Also, if you respect your neighbors, you may reasonably want to choose to take into account what they think about the issues and how they vote when you cast your own vote. If I am on the fence about my vote, and I notice that the same neighbor who volunteers to pick up the litter for our street and is always doing walkathons for charity has a particular candidate's T-shirt on, then I might reasonably count his altruism in the candidate's favor and use it as a tie-breaker. Votes have been cast for much worse reasons, and can legally be cast for any reason at all.

One might argue that in some neighborhoods, the sheer number of T-shirts or buttons in favor of one candidate would exert a coercive force. But I feel confident that Americans are stronger and more independent than that - with seeming unanimity more likely to fan the fires of opposition than drown them out. And even if we are not so brave, the secret ballot affords us the ability to lie about our vote, if need be, with the confidence that we will not be unmasked; that is one of its key purposes. The secret ballot protects us all from the personal and business consequences - even, conceivably, the threats to our safety - that could follow from open voting.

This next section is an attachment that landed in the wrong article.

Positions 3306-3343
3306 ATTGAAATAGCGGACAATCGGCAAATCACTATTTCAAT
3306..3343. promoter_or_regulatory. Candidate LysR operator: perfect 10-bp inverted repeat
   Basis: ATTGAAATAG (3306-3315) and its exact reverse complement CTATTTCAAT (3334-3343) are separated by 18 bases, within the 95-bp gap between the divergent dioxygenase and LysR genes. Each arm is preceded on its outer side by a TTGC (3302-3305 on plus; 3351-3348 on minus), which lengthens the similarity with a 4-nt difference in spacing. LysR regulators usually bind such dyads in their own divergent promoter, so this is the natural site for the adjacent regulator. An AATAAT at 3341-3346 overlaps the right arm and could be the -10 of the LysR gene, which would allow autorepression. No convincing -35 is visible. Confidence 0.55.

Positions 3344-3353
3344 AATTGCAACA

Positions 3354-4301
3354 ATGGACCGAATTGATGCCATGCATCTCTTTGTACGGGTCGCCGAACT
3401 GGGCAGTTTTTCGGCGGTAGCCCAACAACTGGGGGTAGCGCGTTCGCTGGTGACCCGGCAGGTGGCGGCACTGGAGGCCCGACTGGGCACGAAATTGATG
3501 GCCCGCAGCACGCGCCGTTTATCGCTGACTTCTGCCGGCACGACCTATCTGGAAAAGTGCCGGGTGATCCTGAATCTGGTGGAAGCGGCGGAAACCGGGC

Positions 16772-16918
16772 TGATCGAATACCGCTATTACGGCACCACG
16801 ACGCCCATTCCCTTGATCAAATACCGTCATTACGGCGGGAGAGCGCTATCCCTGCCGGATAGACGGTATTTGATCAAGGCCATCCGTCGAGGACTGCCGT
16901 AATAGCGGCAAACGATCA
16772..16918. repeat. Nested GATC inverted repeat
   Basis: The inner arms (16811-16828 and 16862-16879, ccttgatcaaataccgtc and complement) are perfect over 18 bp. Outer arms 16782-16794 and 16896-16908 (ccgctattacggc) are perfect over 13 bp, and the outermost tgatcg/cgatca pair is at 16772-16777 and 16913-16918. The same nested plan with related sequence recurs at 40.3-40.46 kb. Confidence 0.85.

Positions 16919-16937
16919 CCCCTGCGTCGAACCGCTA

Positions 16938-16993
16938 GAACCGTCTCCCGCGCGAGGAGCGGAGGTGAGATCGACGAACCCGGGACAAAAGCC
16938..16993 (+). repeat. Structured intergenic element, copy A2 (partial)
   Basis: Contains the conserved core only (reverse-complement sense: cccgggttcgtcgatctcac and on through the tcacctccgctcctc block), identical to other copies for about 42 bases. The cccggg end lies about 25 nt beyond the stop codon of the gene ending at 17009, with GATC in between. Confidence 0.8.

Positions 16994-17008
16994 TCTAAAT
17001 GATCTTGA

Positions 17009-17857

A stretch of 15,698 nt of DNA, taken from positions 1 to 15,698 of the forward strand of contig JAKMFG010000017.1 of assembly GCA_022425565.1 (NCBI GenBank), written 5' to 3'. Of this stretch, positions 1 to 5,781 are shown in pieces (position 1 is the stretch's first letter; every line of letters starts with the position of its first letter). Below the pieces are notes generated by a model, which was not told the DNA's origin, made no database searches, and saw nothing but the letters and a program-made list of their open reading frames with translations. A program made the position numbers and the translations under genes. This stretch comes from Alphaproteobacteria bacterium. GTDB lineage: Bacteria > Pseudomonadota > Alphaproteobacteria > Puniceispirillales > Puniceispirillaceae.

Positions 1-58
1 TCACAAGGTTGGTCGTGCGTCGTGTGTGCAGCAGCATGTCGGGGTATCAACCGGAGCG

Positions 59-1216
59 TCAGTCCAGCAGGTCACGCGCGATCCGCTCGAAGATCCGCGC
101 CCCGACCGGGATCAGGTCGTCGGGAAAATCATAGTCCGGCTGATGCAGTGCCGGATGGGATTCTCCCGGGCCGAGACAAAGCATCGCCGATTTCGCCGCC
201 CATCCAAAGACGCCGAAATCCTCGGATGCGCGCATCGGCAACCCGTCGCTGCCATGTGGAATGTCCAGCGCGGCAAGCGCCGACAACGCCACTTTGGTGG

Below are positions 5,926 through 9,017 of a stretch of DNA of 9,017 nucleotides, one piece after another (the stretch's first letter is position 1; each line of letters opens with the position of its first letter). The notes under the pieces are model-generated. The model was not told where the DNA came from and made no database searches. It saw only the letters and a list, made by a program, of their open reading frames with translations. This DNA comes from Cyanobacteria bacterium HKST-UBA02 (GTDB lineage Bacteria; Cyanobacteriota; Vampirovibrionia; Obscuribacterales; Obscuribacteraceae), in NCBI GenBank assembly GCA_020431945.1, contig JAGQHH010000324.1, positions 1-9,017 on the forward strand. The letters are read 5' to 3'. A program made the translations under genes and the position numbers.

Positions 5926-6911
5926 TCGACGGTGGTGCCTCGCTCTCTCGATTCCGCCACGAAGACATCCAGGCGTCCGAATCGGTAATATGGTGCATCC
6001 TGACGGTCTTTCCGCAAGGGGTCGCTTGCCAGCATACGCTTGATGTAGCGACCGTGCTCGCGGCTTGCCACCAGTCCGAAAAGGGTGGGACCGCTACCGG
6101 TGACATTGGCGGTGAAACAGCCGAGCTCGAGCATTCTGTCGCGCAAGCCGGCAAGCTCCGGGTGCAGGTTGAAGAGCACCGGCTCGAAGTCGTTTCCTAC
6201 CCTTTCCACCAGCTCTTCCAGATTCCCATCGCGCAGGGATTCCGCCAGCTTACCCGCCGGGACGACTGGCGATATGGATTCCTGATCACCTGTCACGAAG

Moreover, even assuming that a particular neighborhood's unanimity does have a coercive feel, it won't be confined to the voting booth, and censoring T-shirts, and buttons inside the voting location won't address it. It's artificial, to say the least, to ask voters on Election Day to walk down a street full of political lawn signs, grab a coffee at a shop with a political sign in its window, walk down Main Street passing candidates' local headquarters, plastered with signs -- and then drop their own buttons and T-shirts into a box when they enter the polling place, as if it were some kind of apolitical inner sanctum. The voting booth is supposed to be free of improper political influence, not free of politics. Its very purpose is the individual expression of political views.